Can you remember a moment when you were a child when you realised that being grown up perhaps wasn’t as straightforward as you were led to believe?
1984. Summer. Ireland. East Galway. It was a scorcher. I was in my third year of the music addiction that I haven’t yet beaten three decades later. I’d discovered the affordable crack of the 7”. I started with the happy commercial sugar of Captain Sensible’s Happy Talk and moved to the very sophisticated weirdness of Wood Beez (Pray Like Aretha Franklin) by Scritti Politti. I loved my 7” records.
So much so that I had ‘borrowed’ (nicked) the portable record player from my gran. It was compact and orange, ran on batteries and was criminally underused. I had to have it. I had to have it to play Searchin’ (I Gotta Find A Man) by Hazell Dean and High Energy by Evelyn Thomas. Outside. By the turf shed. By the tractors.
That same summer, my uncle Paddy and his wife Maureen were visiting from ‘England’. They visited regularly. They had a dog called Brandy and they smoked a lot. Adults.
They were different. They had different accents. English accents. And they spent their time with the other adults, my parents talking about about adult things. They eventually brought a little girl with them, their daughter Carmel…
Carmel is all grown up now and I don’t see enough of her. This popped up on my Facebook timeline and it floored me.
‘Welcome….I am doing a trek to Machu Picchu in October to raise money for Concern. I want to stress that I am paying my own way so all money raised is going straight to this great charity!
Why Concern? For anyone who doesn’t already know — I have had a literally devastating decade; losing my Mum in 2008; then my Dad in 2011; my aunt (who was like my second mum) in 2013; and finally (I hope) my aunt (who was like my third mum) earlier this year. All to the big (and terrible) C. You would think, therefore, that I would be raising money for a charity related to that. In a way,I am, but please forgive this convoluted story as to why I have chosen Concern Worldwide — a charity which helps people throughout the world who are in extreme poverty.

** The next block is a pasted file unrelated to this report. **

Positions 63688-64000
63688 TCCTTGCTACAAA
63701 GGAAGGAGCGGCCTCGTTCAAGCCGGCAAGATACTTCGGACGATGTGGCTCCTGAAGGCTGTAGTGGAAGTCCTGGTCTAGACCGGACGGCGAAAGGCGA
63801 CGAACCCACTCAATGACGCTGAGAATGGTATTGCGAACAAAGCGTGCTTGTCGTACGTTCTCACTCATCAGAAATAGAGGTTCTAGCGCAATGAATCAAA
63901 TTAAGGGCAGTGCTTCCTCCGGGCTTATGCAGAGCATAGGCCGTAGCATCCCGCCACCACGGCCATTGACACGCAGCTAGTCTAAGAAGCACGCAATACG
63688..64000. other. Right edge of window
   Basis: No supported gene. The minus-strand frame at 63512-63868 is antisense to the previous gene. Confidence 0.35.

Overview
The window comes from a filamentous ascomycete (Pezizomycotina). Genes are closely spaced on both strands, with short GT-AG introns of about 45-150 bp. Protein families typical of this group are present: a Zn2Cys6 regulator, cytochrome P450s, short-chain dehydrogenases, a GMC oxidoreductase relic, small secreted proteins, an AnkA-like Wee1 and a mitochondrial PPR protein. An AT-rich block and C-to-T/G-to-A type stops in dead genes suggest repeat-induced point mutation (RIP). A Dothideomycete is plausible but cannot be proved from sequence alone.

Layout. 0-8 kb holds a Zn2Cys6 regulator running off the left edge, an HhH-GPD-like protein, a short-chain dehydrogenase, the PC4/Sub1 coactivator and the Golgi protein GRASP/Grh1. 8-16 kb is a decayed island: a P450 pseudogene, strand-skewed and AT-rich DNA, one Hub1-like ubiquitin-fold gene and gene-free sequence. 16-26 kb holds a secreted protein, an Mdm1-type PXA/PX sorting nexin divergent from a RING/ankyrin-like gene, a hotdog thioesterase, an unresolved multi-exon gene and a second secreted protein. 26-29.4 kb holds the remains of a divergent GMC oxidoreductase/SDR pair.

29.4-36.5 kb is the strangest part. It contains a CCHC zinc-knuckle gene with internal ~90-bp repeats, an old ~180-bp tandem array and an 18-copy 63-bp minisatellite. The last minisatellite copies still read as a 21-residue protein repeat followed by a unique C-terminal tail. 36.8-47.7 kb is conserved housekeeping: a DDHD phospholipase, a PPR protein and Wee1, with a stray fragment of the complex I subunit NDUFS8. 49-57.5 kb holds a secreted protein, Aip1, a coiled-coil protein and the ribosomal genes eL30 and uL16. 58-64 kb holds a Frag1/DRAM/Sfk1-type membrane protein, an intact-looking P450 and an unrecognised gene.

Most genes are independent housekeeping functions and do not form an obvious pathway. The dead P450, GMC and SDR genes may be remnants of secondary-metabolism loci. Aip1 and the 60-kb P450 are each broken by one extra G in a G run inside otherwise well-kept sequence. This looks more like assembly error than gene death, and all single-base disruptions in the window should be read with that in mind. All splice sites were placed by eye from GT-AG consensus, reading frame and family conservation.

Four loved ones and four different cancers. Often, I felt like I was the only thing they had in common but there was one other thing which always lurked — the effect cancer (or more likely it’s treatment) has on a person’s appetite. It seems trivial to most of us, and something a few of us carrying a few extra pounds even wish for, but for people going through radiation therapy and/or chemotherapy, not feeling like or being able to eat it is quite simply deadly. I have coerced, argued with, begged and practically forced each one of my sick and dying family to eat something — anything. I even used to spike my mum’s Rice Krispies every morning with a high calorie drink that dissolved into the milk — hoping that this addition to the solitary teaspoon she struggled to consume might help. I remember walking around shops seeking out the highest fat and most calorific products to try and tempt them. And sometimes it worked. Despite this, I lost them all anyway. After we lost my mum, my dad always said that while cancer is devastating; imagine living in a place where you physically could not get food (never mind not wanting it or for whatever reason being able to eat it) — but to actually not have anything to eat and have no way to get any. I am not an expert on cancer, so while I can search the shops for tempting foods and donate my time and money to cancer related charities in the hope of finding a cure; a cure does exist for hunger. And this is the cure I want to help bring to people who need it throughout the world.
So I am asking for your help to raise money for Concern. I am doing a trek to Machu Picchu in Peru in October 2015 with Concern. I need to raise over £2,000 which will all go directly to Concern as I am paying all of my own costs.
I’m a little in awe of my cousin. So much loss and still she wants to give back. At a time when everyone would forgive her for wanting to just take, she’s off to Peru at her own expense to raise money for others.
I’m proud of her.
One interaction between my uncle, who shared my birthday, has stayed with me. Just a casual thing from him back in that hot summer in 1984 — how can he have known his words would stay with me for over three decades? That I would take them with me to London, where he lived and I now live?
I didn’t know. I was 11.
“When you realise that the volume button goes down as well as up…”
So, uncle Paddy, and cousin Carmel, I’ll remember your words and keep the music cranked up for as long as I can.
Sponsor Carmel here. Even small amounts add up. Thank you.